Rock & Roll Last Supper
Paul Karslake, 52 year old British artist, has created many pieces of art in many different mediums. His first and arguably most famous piece is a painting of Keith Richards, commissioned by Richards’s wife in 1998. It is said that this painting was the inspiration for Captain Jack Sparrow in the movie Pirates of the Caribbean after Johnny Depp saw the painting in the Richards household. Karslake has also done a number of religious works and he describes himself as a “modern surrealist.” One of these religious paintings is called “Rock & Roll Last Supper” and is one of Karslake’s more controversial pieces.
Paul has received many awards for his paintings and has also been a part of many exhibitions, including many solo exhibitions. His works can be found almost anywhere, including guitars, clubs, Gordon Ramsay restaurants, planes, and houses, as well as many public museums. He is an active fundraiser for numerous charities and he prides himself on being able to imitate the styles of his favorite artists including Arcim Boldo and Salvatore Dali. His paintings often feature issues such as animal rights and environmental issues, but he also attempts to capture timeless icons such as Audrey Hepburn, Keith Richards, the Kray Twins, and his brother-in-law, Ronnie Wood, who is included in “Rock & Roll Last Supper.”
The painting features a number of rock & roll icons and is set in what appears to be an old, dark mansion. The icons are placed around a central table, much like Da Vinci’s painting “The Last Supper.” Some of the more notable figures include Bob Marley, Jimi Hendrix, Keith Richards, Mick Jagger as Christ, and Elvis Presley as Judas Iscariot. Other than the rock legends, other things that are noticeable are a skull on the table, multiple bottles of alcohol, cigarettes, two guitars, and a deck of playing cards. These do not seem to have much significance other than to add to the overall mood and setting of the picture.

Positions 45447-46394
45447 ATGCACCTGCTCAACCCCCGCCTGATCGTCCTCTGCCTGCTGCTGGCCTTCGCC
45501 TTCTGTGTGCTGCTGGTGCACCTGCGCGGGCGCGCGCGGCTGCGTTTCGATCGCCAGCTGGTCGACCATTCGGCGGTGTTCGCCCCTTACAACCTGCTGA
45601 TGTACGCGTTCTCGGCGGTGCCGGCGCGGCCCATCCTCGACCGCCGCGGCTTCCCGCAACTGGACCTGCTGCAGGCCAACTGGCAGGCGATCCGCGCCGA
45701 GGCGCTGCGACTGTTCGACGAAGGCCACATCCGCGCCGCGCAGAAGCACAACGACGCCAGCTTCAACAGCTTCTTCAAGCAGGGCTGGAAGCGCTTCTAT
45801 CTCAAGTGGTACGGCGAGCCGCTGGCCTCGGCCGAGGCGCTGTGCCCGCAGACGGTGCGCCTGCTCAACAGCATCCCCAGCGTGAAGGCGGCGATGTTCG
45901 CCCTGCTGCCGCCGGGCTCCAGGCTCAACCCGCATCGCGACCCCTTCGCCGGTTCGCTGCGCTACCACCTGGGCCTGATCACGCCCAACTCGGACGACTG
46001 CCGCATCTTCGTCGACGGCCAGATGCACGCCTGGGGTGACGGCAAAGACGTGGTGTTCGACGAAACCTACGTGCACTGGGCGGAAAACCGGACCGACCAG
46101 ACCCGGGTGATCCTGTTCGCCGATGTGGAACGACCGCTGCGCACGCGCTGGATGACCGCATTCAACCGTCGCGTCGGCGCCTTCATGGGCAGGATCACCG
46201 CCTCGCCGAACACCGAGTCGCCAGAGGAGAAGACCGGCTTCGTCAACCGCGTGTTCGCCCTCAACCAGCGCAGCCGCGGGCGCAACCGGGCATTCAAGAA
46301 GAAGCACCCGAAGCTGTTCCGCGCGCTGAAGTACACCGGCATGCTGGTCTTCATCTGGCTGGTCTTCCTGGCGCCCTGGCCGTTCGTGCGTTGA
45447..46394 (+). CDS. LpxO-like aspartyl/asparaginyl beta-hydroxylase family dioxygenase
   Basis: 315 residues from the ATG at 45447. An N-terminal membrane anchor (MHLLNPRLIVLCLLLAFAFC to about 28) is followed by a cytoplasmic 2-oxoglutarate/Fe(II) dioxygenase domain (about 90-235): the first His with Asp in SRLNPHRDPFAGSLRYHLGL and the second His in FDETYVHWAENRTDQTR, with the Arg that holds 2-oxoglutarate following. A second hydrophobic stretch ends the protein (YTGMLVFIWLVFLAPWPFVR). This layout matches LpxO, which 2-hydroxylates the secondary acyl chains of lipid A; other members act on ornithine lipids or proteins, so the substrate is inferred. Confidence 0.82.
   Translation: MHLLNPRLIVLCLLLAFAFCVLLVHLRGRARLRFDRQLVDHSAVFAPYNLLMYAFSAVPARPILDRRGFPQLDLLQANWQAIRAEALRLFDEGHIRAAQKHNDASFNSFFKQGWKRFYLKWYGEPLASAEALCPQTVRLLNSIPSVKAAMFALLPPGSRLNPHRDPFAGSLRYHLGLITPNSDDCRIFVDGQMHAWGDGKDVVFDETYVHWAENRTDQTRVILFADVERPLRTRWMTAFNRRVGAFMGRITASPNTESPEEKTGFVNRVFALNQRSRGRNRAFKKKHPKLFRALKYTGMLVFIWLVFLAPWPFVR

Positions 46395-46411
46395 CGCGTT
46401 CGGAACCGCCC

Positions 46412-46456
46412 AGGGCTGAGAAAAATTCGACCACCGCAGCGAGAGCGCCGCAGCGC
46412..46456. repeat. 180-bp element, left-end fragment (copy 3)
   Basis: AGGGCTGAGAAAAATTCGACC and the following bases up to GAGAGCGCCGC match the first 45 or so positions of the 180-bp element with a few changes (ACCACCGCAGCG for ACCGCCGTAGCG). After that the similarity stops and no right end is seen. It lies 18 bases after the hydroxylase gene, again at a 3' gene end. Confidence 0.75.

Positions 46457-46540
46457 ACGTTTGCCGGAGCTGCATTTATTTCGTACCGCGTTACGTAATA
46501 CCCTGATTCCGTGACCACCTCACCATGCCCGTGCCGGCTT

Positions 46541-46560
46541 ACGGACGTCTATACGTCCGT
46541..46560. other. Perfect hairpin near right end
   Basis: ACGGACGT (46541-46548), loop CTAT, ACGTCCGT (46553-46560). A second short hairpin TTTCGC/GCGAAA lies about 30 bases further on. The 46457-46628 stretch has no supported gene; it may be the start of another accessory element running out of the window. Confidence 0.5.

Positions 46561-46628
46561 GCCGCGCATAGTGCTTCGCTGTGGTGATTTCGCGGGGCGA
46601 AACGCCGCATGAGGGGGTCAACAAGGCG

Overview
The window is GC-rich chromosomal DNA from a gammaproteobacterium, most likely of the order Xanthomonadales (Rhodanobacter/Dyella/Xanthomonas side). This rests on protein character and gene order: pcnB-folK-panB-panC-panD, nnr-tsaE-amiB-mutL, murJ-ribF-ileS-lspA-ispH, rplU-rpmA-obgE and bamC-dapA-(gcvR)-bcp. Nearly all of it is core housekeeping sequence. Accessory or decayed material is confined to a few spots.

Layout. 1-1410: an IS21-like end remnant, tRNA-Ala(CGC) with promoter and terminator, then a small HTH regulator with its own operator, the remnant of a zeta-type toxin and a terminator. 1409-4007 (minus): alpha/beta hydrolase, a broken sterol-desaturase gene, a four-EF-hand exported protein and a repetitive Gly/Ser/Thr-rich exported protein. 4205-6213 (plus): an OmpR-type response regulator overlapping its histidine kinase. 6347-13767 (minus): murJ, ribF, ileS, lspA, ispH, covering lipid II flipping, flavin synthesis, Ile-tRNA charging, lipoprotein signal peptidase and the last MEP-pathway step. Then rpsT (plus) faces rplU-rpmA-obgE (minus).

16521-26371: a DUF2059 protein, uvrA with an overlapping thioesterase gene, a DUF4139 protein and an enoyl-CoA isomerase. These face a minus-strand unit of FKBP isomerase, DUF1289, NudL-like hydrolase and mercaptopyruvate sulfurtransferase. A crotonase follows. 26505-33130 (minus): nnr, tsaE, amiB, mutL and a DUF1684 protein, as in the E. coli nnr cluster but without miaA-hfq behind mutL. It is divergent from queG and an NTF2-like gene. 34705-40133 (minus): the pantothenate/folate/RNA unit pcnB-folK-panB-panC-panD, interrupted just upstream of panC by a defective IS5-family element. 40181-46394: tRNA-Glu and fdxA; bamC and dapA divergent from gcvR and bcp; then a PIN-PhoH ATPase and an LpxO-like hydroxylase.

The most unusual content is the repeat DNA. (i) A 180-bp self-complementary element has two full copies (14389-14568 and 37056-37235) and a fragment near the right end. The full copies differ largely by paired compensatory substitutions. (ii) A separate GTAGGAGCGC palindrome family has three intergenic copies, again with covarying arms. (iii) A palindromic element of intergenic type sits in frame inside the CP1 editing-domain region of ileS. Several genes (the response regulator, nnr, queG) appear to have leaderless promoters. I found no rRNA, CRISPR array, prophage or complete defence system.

According to the author himself, the painting was created to be “a vehicle
for me to paint all my favorite music characters in one room!” The painting has created a bit of controversy among more conservative churches who feel that suggesting Mick Jagger is synonymous with Jesus Christ is blasphemy, punishable by an eternity in hell. Other churches have simply decided to ignore the piece, saying that, due to reasons including the number of people around the table, it simply was not meant to be a religious piece and, according to the artist, they are right. Despite the obvious similarities to the original “Last Supper” painting and other interpretations, it was never meant to be a religious piece. Karslake jokes, “The reason there are 14 people is because I can’t count! No, really, it was because I wanted 14 so that people would ask that very question! It really is not a religious piece so the rules do not apply.”
Although the image immediately evokes strong responses from churches and other religious followers, Paul Karslake’s painting “Rock & Roll Last Supper” is not intended to be a representation of the Biblical event at all. However, it does immediately force discussion and debate from all sides, debates ranging from whom each of the characters are to what the religious and theological meanings behind the painting are. One thing is for sure, whether it was intended to be controversial or not, Paul Karslake’s painting causes tidal waves of controversy throughout conservative churches and rock and roll lovers alike.